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You are assuming that the pramble phrase, "A well regulated militia being necessary to the security of a free state" is modifying the clause declaring the right "the right of the people to keep and bear arms, shall not be infrionged." Consider the phrase,

"Being a fisherman, Joe needs to buy a boat."

Does this mean that Joe should buy a boat ONLY if he fishes for a living? What if Joe likes to water ski? The preamble does not limit the clause. It doesn't even need to be true for the rest of the statement to stand. And as long as we're quoting founding fathers, Thomas Jefferson said:


No free man shall ever be debarred the use of arms.
Period. End of story. No militia required.

Likewise, does a constitutional right go away simply because one of its perceived benefits no longer exists? No individual right depends on the government's actions. That's why the Declaration of Independence made clear that the rights we were fighting for were those we were ENDOWED (with) by our creator. instead of some bureaucrat.

"Well regulated" means "working well" like a "well regulated" clock. It's like "gun control" means "hitting your target." The fact that someone does not know how to shoot a gun is really irrelevant. And this seems to be the main thrust of your argument. "Some people do not know how to shoot, therefore they are useless, therefore there is no individual right to own a gun."

I agree completely that these people may be useless, completely useless as a militia member, but as far as I'm concerned, their lack of skill doesn't have anything to do with my level of skill. All it means is that they won't be of concern to me. The people I am worried about are those who DO know how to shoot a gun and also don't want me to have one.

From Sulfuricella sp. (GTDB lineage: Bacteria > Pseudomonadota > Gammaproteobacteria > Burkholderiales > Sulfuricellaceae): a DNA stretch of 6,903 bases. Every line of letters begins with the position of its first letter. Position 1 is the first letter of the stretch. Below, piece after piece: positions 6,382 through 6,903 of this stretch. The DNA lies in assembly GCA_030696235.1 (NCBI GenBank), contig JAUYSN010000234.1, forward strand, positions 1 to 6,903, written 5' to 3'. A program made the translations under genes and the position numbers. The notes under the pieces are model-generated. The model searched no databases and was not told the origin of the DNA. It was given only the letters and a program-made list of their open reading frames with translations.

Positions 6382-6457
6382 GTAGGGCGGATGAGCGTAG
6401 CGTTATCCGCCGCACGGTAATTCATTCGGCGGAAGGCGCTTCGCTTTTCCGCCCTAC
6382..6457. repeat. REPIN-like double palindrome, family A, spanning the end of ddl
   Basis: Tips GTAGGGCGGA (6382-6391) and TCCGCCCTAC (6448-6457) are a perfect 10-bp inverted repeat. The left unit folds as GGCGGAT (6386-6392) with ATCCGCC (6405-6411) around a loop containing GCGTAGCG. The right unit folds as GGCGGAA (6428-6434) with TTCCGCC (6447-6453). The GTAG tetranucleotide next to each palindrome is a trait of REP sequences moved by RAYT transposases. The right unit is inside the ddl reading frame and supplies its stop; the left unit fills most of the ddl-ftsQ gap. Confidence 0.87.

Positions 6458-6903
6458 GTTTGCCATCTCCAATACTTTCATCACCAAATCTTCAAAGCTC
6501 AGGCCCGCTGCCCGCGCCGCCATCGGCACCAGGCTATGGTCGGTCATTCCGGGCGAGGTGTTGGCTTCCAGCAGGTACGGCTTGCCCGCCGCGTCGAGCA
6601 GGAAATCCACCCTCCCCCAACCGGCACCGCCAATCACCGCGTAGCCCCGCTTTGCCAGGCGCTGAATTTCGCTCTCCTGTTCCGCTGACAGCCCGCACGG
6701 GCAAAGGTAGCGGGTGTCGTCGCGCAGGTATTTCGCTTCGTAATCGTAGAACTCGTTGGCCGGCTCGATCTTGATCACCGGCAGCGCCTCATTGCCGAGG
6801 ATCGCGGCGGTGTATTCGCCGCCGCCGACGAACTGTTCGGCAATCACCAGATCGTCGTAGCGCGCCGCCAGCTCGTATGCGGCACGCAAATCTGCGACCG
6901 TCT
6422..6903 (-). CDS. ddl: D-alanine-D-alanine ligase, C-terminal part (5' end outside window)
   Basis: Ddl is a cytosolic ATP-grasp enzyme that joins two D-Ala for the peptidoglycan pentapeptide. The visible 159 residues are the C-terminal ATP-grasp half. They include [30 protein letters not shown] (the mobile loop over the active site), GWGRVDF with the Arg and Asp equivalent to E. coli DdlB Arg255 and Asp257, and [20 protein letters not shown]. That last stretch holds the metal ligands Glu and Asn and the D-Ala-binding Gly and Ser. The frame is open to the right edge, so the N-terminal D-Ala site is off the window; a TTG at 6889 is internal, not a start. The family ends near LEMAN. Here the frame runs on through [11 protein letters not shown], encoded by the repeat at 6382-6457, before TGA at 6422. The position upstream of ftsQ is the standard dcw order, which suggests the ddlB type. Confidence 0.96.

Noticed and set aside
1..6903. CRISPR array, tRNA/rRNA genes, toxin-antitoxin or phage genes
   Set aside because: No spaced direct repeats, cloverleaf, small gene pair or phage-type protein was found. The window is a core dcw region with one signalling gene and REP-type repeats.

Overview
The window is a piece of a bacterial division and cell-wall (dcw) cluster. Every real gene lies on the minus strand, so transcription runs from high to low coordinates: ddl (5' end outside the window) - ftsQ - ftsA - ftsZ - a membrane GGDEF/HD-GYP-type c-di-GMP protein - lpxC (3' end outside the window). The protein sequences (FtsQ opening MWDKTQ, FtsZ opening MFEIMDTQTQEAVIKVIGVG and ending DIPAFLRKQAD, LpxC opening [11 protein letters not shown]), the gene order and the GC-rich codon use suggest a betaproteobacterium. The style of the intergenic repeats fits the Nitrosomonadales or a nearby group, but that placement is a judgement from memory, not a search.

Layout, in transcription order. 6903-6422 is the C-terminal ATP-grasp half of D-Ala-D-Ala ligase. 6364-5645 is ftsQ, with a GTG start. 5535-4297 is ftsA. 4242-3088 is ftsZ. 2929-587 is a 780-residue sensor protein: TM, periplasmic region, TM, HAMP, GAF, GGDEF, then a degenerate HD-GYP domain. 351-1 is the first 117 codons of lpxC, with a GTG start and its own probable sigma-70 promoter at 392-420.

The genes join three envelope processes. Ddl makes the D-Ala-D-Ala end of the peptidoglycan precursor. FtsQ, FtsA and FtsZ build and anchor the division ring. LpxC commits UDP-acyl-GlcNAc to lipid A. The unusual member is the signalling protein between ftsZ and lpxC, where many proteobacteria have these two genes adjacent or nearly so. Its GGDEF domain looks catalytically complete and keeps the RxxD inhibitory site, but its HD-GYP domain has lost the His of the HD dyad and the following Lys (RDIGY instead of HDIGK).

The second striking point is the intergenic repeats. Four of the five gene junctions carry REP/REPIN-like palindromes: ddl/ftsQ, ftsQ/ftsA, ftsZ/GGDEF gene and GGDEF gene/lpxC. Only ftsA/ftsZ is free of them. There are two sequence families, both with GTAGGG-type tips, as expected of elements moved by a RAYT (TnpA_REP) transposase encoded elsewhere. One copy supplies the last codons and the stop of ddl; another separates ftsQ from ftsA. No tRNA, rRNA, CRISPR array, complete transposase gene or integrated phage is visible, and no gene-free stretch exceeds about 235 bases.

"Militia" means my neighbor and me. "Well regulated" means we work well together defending our neighborhood. The "right to keep and bear arms" is an individual one.

The US Supreme Court agrees.



posted on Aug, 8 2012 @ 05:33 PM
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Good points ( and a few bad in this thread).....


As far as a "well regulated miliita" that doesn't really exist in teh manner the OP is referencing. It originally did, militia members met and drilled, much like today's national guard. However; since 1903 and 1916 (several pieces of legislation were enacted dealing with the militia, the Guard, and the active military) I beleive, the militia's were folded into the National Guard, and the National Guard is technically the Reserve Army of the United States Federal government. Sure it's under "state" control, but only if it isn't federalized. Which means according to the founders intent, is now part of the very Fed army the citizens should be wary of.

So you have essentially two choices. Form your own milita and risk being watched as a potential terrorist group.